I like to reread the science fiction I first read when I was a teenager. I find interesting the perspective a life lived in history gives to the artifacts of youth. Recently I reread Larry Niven’s collection of short stories The Flight of the Horse and was particularly struck by “Flash Crowd”, a description, originally published in 1973, of an imagined future world in which personal teleportation has recently become ubiquitous and inexpensive, much like public telephone booths became in the last century.
The story follows an investigative reporter (we might call him a videographer today), first as he scouts stories by flitting between displacement booths, and later, for most of the story, as he tries to find a way to convince the world that he is not to blame for an ongoing, teleportation driven riot that began as he recorded it. In the end he demonstrates that it is not he, as a representative of the free press, but rather the new technology of unregulated transfer booths that is responsible for what threatens to be a plague of floating flash riots around the world. As one part of his investigation, he takes a booth to Tahiti and discovers that already there are permanent lawless crowds plaguing parts of the world, that the riot back home in Los Angeles is what parts of the world have been dealing with since shortly after the first displacement booths were installed. In the end a plan is suggested which will see police having control of an emergency switch which will quickly bring any flash mobbed area back under the rule of law.
The details of the plan Niven comes up with are not of much interest to me at the moment. My interest, rather, is in what I find to be striking parallels between our world and Niven’s Flash Crowd world, in which everyone with an axe to grind, a protest to make, a chip on their shoulder, a product to hawk, a fraud or theft to commit, a conspiracy to postulate, or even a book to review, can simply dial a code in a displacement booth and find themselves before the eyes of the world in an instant piled-on flash mob. In Niven’s world, displacement booths allow individuals to actually go into the thick of the mob. In our world, like so much else, the mob has become virtual.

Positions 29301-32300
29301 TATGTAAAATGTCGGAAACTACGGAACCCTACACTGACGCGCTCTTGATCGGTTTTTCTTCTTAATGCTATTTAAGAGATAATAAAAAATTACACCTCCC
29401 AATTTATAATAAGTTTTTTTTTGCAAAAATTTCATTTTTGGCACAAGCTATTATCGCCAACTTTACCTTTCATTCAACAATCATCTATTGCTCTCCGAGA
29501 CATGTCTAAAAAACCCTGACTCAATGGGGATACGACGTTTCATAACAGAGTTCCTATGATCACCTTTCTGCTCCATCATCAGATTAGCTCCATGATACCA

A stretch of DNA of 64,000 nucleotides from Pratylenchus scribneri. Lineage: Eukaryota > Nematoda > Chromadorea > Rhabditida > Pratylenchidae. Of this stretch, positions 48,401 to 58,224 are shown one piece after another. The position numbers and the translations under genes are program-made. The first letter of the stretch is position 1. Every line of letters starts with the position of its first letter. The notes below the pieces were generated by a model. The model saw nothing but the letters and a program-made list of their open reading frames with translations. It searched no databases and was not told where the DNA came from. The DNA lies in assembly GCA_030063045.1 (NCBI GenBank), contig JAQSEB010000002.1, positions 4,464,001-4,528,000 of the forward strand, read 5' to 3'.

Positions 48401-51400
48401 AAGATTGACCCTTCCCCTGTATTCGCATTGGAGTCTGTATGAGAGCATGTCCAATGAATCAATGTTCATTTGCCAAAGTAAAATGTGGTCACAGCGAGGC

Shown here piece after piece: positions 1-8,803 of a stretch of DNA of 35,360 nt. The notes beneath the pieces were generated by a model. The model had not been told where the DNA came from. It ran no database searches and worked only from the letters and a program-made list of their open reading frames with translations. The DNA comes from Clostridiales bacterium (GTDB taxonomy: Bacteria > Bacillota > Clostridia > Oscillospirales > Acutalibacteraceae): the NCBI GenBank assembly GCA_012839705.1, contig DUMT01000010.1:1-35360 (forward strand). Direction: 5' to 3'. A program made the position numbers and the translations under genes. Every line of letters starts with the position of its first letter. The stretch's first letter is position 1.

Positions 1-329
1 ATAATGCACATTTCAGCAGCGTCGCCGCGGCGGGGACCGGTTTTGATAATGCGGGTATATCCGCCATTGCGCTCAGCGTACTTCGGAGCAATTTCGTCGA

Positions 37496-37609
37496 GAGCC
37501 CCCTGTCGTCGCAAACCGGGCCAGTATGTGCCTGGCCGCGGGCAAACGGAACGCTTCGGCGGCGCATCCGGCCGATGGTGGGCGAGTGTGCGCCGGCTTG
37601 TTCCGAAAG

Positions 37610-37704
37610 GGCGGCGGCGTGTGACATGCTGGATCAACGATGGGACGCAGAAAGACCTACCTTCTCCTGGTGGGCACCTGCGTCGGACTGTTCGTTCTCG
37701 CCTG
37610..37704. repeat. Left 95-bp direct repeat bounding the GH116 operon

I’ve written a bit elsewhere about what I see to be one of the dangers of our modern ability to travel virtually to virtually any spot on earth: that there are virtues and benefits for an individual in taking time and effort to experience things. It is better to trek on foot to Everest than it is to simply helicopter into Base Camp before climbing. I think Niven’s story points out that there is also a danger to society in the instant gratification available to us in our digitally interwoven world. Especially when our baser urges — what are traditionally known in some cultures as the Seven Deadly Sins — are allowed to be indulged instantly, the danger of the virtual mob is every bit as real as the danger Niven imagined in his world of displacement booths and physical flash mobs.
There is no need, I think, to rehearse the list of people who have had lives ruined by social media mobbing. I’m sure there are few who are not aware, even if they’ve never visited them, that there are permanently dangerous and unpleasant places in the underbelly of the online world. But I do think there is a great need for thoughtful people to seriously consider the implications of this world we’ve created, to not simply live in a happy online bubble of cat gifs and instant links to family and friends. Behind the cartoons are countless virtual floating flash riots which are causing and will continue to cause very real pain and loss to very real people.
I don’t have any answers, but I can suggest that a reading of Larry Niven’s “Flash Crowd” can offer some perspective from an unexpected half-century old source.